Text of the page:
Engagement quality control review: When two sets of eyes are better than one

A key element of quality control on an audit is a second pair of eyes to review engagement performance before the auditor’s report is issued.

A key element of quality control on an audit is a second pair of eyes to review engagement performance before the auditor’s report is issued. Sounds like a fine idea. And yet I wonder: is it possible to have too much of a good thing when it comes to engagement quality control review?

Auditing standards recognize the importance of requiring an engagement quality control review (EQCR) – an objective evaluation of the significant judgments made by the engagement team and the conclusions reached in formulating the report – for all audits of financial statements of listed entities and for certain other engagements.

The Canadian Public Accountability Board (CPAB) 2010 report, Inspections of the Quality of Audits Conducted by Public Accounting Firms, stated that “The EQCR is a critical element of quality control and a major contributor to achieving audit quality.” Not surprisingly, CPAB focuses attention on EQCR in its inspections to make sure that they have been performed appropriately.

An Information Paper published by the Transnational Auditors Committee (TAC) of the Forum of Firms includes specific steps or best practices to aid in complying with standards relating to EQCR, particularly the more judgmental areas affecting the performance of an EQCR. The Information Paper was compiled from numerous sources, including contributions from members of the Forum of Firms, and reflects TAC’s view that EQCR is particularly important in maintaining and enhancing audit quality.

When reading this document, I was struck by the key challenge of determining the appropriate nature, timing and extent of an EQCR – in other words the balance between being sufficiently involved in the audit to ensure an effective EQCR and being overly involved and thereby compromising the objectivity of the EQCR. The Information Paper addresses this challenge in presenting 11 matters identified by contributors that are commonly considered in an EQCR, and six ways in which contributors ensure the EQCR is performed and the intended benefits achieved in a timely manner.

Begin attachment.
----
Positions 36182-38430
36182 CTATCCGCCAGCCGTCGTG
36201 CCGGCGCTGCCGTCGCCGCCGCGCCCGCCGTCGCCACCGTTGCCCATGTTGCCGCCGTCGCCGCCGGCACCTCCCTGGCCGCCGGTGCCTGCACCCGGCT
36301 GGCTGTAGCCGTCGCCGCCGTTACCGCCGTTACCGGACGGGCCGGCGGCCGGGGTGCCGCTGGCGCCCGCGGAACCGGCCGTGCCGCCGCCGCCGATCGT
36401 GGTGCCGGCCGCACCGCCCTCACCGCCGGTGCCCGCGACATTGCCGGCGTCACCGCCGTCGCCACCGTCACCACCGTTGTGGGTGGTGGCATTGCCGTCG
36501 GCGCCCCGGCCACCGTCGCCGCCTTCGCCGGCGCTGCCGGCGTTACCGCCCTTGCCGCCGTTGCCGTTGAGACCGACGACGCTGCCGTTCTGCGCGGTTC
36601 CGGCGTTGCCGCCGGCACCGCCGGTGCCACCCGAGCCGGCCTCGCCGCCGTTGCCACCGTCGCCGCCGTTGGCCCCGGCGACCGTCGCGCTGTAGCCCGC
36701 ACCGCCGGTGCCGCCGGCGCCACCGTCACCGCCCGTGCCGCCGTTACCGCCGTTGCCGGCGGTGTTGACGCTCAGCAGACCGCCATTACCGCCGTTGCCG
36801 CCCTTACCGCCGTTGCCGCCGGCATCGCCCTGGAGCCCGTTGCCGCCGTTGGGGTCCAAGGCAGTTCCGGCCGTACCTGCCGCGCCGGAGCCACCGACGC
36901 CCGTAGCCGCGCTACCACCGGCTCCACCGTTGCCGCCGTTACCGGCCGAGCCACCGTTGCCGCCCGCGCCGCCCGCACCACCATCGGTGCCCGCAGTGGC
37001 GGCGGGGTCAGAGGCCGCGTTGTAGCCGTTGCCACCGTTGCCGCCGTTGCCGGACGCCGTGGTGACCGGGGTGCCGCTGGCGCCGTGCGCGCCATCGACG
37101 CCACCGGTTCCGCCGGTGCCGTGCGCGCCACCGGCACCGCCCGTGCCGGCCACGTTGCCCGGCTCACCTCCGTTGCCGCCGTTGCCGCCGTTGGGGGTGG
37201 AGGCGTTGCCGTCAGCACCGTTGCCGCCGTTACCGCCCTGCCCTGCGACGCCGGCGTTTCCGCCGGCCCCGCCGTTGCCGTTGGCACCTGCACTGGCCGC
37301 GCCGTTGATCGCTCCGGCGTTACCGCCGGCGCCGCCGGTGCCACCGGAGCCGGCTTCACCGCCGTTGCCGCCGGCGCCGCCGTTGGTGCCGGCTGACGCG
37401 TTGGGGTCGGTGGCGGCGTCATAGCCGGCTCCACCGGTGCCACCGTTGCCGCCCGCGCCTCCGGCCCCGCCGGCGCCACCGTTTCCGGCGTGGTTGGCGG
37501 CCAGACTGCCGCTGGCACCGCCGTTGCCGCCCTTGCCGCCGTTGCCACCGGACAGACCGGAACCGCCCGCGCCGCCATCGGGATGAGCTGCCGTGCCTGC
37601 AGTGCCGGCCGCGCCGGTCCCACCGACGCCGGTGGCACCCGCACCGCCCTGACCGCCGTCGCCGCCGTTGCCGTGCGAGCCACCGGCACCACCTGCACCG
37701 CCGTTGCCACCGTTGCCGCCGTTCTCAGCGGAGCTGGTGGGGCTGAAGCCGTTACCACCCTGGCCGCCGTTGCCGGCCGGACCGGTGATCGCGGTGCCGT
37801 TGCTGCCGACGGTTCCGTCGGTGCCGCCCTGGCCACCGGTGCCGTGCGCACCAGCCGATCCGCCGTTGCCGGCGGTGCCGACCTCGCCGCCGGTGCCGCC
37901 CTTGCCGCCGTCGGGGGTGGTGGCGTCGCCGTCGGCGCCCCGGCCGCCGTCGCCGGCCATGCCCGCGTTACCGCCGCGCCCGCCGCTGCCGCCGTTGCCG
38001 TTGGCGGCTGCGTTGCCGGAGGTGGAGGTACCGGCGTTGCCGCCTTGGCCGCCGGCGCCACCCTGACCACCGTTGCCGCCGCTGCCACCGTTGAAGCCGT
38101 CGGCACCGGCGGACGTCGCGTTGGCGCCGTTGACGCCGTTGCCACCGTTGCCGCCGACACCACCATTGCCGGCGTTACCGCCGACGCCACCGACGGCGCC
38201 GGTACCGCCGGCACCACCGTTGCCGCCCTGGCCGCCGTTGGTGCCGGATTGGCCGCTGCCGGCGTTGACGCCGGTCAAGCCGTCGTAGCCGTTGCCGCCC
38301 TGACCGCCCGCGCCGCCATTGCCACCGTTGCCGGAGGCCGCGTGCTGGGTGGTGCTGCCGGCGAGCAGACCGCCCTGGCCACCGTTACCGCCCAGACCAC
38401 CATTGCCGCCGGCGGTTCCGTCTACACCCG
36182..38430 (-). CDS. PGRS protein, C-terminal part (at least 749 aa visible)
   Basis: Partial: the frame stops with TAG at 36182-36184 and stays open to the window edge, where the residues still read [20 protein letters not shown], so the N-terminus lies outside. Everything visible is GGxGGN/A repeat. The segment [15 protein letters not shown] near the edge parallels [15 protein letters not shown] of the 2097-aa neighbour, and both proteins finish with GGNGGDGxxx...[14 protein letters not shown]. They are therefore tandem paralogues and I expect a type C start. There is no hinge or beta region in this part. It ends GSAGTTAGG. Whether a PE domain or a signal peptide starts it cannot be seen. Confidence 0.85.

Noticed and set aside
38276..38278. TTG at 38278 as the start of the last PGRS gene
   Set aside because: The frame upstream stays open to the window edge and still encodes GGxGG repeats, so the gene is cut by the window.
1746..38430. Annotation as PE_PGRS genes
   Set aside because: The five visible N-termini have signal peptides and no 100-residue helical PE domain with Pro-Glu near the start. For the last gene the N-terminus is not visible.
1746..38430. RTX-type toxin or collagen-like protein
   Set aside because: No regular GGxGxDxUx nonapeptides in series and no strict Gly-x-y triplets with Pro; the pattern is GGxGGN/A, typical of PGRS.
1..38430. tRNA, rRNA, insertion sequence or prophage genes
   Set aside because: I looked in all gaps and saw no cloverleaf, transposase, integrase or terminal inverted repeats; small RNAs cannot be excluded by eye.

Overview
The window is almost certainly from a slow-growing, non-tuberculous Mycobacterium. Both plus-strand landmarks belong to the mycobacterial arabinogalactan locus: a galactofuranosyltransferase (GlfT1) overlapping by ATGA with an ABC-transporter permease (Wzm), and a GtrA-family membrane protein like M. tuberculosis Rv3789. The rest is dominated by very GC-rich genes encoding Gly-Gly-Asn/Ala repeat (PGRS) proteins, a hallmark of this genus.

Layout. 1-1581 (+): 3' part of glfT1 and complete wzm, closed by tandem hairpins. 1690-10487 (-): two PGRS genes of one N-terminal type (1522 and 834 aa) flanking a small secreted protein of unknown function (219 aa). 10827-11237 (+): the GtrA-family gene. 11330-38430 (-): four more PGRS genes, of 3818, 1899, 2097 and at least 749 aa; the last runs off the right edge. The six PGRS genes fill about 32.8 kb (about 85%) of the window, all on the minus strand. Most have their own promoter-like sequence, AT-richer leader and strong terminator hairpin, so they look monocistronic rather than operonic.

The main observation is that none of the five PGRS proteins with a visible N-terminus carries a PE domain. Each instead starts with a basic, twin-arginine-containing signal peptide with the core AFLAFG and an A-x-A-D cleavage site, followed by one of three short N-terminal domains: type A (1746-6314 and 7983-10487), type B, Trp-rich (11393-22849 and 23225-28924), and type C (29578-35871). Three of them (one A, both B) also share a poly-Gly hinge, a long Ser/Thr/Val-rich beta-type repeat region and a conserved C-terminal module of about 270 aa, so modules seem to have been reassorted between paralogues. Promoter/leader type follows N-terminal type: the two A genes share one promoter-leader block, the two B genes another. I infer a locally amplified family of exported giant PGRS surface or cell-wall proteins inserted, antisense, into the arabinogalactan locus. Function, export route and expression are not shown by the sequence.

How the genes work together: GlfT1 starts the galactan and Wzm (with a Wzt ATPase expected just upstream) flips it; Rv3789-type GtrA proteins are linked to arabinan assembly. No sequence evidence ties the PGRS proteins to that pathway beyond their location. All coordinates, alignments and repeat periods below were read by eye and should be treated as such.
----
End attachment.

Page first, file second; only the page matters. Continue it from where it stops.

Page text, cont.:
Other matters covered in the Information Paper are “ideas for consideration” on:

  • policies and procedures for those engagements requiring an EQCR
  • criteria for eligibility of engagement quality control reviewers
  • EQCR documentation
  • dealing with differences of opinion between the reviewer and the engagement partner
  • initiatives to further strengthen EQCR

I expect that firms will find the Information Paper very useful as a reference source in structuring their EQCR practices and designing appropriate guidance materials. One topic that is not specifically addressed in the Information Paper, however, is the role of EQCR in evaluating the professional skepticism of the engagement team. By interacting with the engagement team during various stages of the engagement, and considering the significant judgments made and conclusions reached by the engagement team, the reviewer is in a key position to consider whether professional skepticism has been appropriately exercised and reflected in the audit documentation. It would be interesting to know if this is covered in some of the tools that firms provide to reviewers.

Keep the conversation going….do you think the EQCR performs a useful function in enhancing audit quality? Do you see areas where EQCR practices could be improved?

Post a comment below; or email me directly.

Eric

Conversations about Audit Quality is designed to create an exchange of ideas on global audit quality developments and issues and their impact in Canada.

About the Author

Eric Turner, CPA, CA

Director, Auditing and Assurance Standards, CPA Canada

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